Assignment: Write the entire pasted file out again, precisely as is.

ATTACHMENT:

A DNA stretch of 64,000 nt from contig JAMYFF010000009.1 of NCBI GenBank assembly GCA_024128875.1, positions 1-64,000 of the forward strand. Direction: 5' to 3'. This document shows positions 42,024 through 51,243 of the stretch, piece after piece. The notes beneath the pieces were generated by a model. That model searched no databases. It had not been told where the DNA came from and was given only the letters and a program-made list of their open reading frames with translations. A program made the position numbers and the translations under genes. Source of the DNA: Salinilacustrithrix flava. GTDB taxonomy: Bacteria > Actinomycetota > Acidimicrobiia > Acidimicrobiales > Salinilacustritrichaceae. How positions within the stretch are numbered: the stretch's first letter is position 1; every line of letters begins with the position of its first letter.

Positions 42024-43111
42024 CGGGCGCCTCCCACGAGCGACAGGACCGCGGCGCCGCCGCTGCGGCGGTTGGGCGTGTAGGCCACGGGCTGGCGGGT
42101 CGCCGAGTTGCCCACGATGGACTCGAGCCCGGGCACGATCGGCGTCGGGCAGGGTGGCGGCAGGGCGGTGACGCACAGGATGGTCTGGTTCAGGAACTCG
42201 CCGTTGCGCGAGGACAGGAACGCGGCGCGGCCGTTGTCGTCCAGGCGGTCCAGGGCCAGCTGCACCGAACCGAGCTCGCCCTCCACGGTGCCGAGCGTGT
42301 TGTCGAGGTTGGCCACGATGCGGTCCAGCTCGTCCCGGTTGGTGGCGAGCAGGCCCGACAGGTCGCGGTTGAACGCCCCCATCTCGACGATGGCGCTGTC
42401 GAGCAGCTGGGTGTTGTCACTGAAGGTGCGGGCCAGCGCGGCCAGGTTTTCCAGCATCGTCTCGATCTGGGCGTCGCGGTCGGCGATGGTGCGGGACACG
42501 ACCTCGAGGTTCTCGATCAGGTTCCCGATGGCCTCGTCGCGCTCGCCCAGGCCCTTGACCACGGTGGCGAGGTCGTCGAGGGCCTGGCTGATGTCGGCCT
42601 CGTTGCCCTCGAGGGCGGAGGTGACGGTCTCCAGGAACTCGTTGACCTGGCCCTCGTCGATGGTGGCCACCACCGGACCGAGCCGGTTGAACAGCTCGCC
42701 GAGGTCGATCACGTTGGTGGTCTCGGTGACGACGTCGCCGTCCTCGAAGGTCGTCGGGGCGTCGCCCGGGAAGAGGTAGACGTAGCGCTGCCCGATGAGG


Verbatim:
A DNA stretch of 64,000 nt from contig JAMYFF010000009.1 of NCBI GenBank assembly GCA_024128875.1, positions 1-64,000 of the forward strand. Direction: 5' to 3'. This document shows positions 42,024 through 51,243 of the stretch, piece after piece. The notes beneath the pieces were generated by a model. That model searched no databases. It had not been told where the DNA came from and was given only the letters and a program-made list of their open reading frames with translations. A program made the position numbers and the translations under genes. Source of the DNA: Salinilacustrithrix flava. GTDB taxonomy: Bacteria > Actinomycetota > Acidimicrobiia > Acidimicrobiales > Salinilacustritrichaceae. How positions within the stretch are numbered: the stretch's first letter is position 1; every line of letters begins with the position of its first letter.

Positions 42024-43111
42024 CGGGCGCCTCCCACGAGCGACAGGACCGCGGCGCCGCCGCTGCGGCGGTTGGGCGTGTAGGCCACGGGCTGGCGGGT
42101 CGCCGAGTTGCCCACGATGGACTCGAGCCCGGGCACGATCGGCGTCGGGCAGGGTGGCGGCAGGGCGGTGACGCACAGGATGGTCTGGTTCAGGAACTCG
42201 CCGTTGCGCGAGGACAGGAACGCGGCGCGGCCGTTGTCGTCCAGGCGGTCCAGGGCCAGCTGCACCGAACCGAGCTCGCCCTCCACGGTGCCGAGCGTGT
42301 TGTCGAGGTTGGCCACGATGCGGTCCAGCTCGTCCCGGTTGGTGGCGAGCAGGCCCGACAGGTCGCGGTTGAACGCCCCCATCTCGACGATGGCGCTGTC
42401 GAGCAGCTGGGTGTTGTCACTGAAGGTGCGGGCCAGCGCGGCCAGGTTTTCCAGCATCGTCTCGATCTGGGCGTCGCGGTCGGCGATGGTGCGGGACACG
42501 ACCTCGAGGTTCTCGATCAGGTTCCCGATGGCCTCGTCGCGCTCGCCCAGGCCCTTGACCACGGTGGCGAGGTCGTCGAGGGCCTGGCTGATGTCGGCCT
42601 CGTTGCCCTCGAGGGCGGAGGTGACGGTCTCCAGGAACTCGTTGACCTGGCCCTCGTCGATGGTGGCCACCACCGGACCGAGCCGGTTGAACAGCTCGCC
42701 GAGGTCGATCACGTTGGTGGTCTCGGTGACGACGTCGCCGTCCTCGAAGGTCGTCGGGGCGTCGCCCGGGAAGAGGTAGACGTAGCGCTGCCCGATGAGG